YOUNG LIONS: Ademola Lookman is just one of the Everton contingent shining for England at the Under-20 World Cup.

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By Matt Jones

Those Evertonians getting antsy about the club’s lack of transfer activity already—reminder, the window doesn’t actually open until July 1—should look to South Korea and the Under 20 World Cup to fuel their excitement for next season.

That’s because a selection of Toffees tyros have combined to be the driving force behind England’s run to the quarter-finals.

A total of five Everton youngsters are involved in the Three Lions squad—Dominic Calvert-Lewin, Jonjoe Kenny, Kieran Dowell, Callum Connolly and Ademola Lookman. Each of the men aforementioned have played their part.

In the opening game of the tournament against Argentina, England were being smothered by a technically superior opponent. Then Dowell swung a dangerous deep cross into the box for Calvert-Lewin to brilliantly head home; the latter went on to win a penalty and England came through 3-0 winners.

Then, in a crucial third game against South Korea, Kenny was released on the right flank, cutting the ball back to Dowell, who netted the only goal to send England top of the group.
Next it was Lookman’s turn to seize the spotlight. In the last-16 match against Costa Rica, he put England ahead, firing home Kenny’s cross. Then the forward showed tremendous awareness and flair to grab his second, picking up Calvert-Lewin’s pass, sashaying past a couple of defenders and rolling the ball under the goalkeeper. The Three Lions eventually won 2-1.

Of the seven goals scored by England at this competition, four have been both created and finished by Everton players. So it’s no shock the Toffees’ next generation are on everyone’s lips who has been paying close attention to goings on in South Korea.

“Argentinian commentators here have spent the whole second half [talking] about how good Everton’s kids are,” said Neil Abraham on Twitter during the Costa Rica match. Meanwhile, the Scouted Football account included Dowell and Kenny in an early Squad of the Tournament selection.

Sure, there are caveats to consider. Most pertinently, the standard of opposition is not the highest. Yet this stage has been the making of some elite performers; Diego Maradona, Lionel Messi, Paul Pogba and Sergio Aguero all used this competition to further their progression.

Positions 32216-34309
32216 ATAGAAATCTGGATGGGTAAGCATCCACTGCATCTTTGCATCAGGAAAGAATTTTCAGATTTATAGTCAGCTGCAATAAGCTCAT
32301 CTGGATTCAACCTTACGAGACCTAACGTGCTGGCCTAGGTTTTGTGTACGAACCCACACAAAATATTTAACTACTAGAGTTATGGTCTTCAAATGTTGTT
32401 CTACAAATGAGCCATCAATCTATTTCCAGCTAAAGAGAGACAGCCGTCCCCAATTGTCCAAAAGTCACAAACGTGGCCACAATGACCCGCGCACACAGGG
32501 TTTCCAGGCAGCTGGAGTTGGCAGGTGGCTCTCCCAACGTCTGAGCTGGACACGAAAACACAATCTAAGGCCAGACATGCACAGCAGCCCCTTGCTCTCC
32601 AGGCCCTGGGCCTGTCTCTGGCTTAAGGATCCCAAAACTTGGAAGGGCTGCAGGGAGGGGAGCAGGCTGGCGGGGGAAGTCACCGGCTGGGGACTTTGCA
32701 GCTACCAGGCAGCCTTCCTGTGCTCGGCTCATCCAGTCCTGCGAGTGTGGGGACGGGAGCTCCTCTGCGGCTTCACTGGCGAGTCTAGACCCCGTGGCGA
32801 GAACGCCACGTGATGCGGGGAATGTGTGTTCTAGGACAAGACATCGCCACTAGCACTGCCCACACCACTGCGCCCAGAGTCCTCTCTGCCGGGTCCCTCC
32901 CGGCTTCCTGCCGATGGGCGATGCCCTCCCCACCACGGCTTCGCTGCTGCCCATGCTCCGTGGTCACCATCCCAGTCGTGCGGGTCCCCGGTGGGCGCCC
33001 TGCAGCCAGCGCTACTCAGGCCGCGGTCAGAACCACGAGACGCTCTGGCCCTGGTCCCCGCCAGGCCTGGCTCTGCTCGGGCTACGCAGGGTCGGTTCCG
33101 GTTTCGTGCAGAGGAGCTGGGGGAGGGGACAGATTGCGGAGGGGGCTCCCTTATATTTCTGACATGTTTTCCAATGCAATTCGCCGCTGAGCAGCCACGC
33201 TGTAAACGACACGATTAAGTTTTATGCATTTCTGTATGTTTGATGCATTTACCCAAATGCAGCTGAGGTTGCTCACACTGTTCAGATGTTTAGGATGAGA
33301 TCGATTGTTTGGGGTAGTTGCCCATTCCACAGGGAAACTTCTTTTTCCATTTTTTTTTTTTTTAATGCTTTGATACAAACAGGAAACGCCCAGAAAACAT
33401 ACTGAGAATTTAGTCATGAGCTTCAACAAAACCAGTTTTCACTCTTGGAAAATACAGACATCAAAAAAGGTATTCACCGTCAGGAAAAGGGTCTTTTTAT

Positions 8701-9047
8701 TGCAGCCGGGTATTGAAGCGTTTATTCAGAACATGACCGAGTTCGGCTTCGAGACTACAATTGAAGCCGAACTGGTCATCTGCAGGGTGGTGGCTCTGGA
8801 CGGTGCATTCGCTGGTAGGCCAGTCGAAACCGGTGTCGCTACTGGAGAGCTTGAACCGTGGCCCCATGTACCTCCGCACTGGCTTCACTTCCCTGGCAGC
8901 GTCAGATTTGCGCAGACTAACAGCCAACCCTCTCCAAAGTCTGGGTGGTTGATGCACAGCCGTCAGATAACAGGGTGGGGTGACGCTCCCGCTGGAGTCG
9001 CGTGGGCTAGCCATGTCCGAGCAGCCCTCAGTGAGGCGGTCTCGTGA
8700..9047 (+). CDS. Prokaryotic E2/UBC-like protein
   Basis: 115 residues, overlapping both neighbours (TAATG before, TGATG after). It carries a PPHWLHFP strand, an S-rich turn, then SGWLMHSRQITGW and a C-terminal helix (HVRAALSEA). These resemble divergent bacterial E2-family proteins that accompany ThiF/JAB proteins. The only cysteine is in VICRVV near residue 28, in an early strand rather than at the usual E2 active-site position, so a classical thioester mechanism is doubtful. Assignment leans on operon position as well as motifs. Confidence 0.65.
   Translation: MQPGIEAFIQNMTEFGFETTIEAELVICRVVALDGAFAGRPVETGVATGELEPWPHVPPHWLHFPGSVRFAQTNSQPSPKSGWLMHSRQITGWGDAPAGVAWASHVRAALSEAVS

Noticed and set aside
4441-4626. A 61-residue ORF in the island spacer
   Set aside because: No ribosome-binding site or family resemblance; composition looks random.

That’s not to say any of the Everton quintet will go on to scale such heights. Still, it takes a big personality to step up in an international tournament a long way from home and make a key contribution.

And that type personality is something Everton have instilled in their up-and-comers.
Eyebrows were raised when Calvert-Lewin was handed a new deal recently. Yet he’s shown tremendous potential in South Korea in both wide and central positions. He’s pinned defenders, spun in behind, carried the ball and dominated in the air. The forward unbending in his industry too.

Even Dowell, despite his tendency to ghost through matches at times, has stuck his hand up. His deep cross in Game 1 opened a valve to release relentless Argentine pressure, while his linkup and finish in Game 3 against the host nation propelled England to the top of the group.

It’s Kenny and Lookman who have shone brightest so far, though.

The former carries the assuredness of a man who is ready for top-level football. He has been irrepressible in his bursts down the right flank, leaving many a young left midfielder in a spin. Two assists and two Man of the Match awards from Eurosport are illustrative of the impact the right-back has had. He’s a talismanic force.

And then there’s Lookman, a young man who announced himself to Evertonians in a blaze in January before being pushed further and further towards the periphery of Ronald Koeman’s squad as the term wore on.

In fairness to the Everton boss, perhaps the diminutive forward is not yet ready for the physical rigours of top-flight football. However, the last two England games have offered a clearer glimpse into why so many clubs were keeping tabs on the 19-year-old before he opted for a Goodison Park switch.

There’s a juvenile ingenuity to his game meshed with moments of frightening dynamism. Some of sharp footwork in the clash against South Korea was breathtaking, while he added some cutting edge to his performance in the tie with Costa Rica.

The calmness, the impudence and the technique needed to score his second on Wednesday was striking; there’s a cerebral streak to complement his nifty feet. Although perhaps that’s no surprise for a young man who earned five A*s and five As in his GCSEs. It’s going to be intriguing to see where he figures in the manager’s plans in 2017-18.

In Monday’s quarter-final England will take on the winner of the clash between Mexico and Senegal on Thursday. And Evertonians should be following their progress with interest.
This tournament may not have the profile to force its way to the forefront of a soccer stratosphere currently taking a deep breath after a long season. But it’s the kind of experience than can mature young footballers involved and begin the cultivation of a winning mentality.

Those traits will only strengthen the case of the quintet aforementioned as they seek to put themselves in the frame for first-team football at club level next term.


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